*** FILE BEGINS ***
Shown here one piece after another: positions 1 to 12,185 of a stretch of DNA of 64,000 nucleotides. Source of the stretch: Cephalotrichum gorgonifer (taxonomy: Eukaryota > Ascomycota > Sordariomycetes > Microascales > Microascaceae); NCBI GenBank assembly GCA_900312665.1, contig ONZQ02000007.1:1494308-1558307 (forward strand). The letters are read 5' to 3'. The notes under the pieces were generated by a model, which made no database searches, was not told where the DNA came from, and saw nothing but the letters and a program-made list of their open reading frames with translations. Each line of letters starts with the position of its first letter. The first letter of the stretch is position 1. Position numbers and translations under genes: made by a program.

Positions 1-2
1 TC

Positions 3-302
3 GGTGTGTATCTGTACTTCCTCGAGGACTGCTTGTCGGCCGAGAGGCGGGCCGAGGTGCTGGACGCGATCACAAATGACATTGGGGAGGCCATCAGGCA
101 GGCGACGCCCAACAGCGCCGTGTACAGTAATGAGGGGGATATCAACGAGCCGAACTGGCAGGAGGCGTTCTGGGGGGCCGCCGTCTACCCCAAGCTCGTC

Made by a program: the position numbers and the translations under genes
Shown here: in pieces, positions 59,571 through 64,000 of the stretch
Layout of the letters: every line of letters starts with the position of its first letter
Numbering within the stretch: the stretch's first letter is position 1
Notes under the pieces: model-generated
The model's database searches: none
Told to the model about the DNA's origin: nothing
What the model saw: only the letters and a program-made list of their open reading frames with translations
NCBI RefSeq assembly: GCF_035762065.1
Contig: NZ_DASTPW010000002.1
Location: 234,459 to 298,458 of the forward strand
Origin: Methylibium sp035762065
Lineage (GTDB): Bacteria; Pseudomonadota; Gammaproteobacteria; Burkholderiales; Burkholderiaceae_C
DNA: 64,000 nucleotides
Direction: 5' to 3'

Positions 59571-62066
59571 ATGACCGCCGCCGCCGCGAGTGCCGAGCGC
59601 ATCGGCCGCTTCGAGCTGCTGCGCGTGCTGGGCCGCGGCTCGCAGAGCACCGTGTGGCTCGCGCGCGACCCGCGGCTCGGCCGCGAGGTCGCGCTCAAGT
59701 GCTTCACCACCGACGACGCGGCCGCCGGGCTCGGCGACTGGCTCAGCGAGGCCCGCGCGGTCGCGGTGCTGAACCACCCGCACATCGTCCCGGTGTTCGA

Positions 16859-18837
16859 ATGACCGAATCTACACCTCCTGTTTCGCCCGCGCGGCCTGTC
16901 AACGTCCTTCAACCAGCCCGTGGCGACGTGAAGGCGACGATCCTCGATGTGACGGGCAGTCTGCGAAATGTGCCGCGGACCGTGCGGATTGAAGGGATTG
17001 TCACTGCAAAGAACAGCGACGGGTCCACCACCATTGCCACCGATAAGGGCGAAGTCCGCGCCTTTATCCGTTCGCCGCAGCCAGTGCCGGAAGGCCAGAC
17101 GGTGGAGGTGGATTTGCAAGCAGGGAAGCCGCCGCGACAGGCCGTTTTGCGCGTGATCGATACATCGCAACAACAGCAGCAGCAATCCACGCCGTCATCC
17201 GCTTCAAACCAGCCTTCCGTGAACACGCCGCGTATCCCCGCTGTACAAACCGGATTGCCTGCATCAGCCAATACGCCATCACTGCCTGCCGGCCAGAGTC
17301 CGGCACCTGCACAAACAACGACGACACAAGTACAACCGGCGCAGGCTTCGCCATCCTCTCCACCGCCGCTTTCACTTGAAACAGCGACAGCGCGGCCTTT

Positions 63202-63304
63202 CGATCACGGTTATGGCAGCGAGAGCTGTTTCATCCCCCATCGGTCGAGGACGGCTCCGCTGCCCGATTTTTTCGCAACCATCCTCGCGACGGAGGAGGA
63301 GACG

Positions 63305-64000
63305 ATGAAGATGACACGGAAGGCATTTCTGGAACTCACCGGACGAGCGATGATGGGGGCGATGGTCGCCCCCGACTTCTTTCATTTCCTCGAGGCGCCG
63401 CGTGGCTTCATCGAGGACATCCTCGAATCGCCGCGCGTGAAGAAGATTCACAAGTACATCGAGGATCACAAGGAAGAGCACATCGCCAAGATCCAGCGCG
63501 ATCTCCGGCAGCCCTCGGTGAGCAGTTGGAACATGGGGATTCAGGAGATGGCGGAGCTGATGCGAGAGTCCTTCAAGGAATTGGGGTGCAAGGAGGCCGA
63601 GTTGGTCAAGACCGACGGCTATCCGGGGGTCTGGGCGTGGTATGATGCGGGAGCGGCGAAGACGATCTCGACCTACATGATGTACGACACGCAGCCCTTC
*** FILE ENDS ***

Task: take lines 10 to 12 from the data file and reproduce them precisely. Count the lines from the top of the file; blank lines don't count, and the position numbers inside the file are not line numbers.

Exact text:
Numbering within the stretch: the stretch's first letter is position 1
Notes under the pieces: model-generated
The model's database searches: none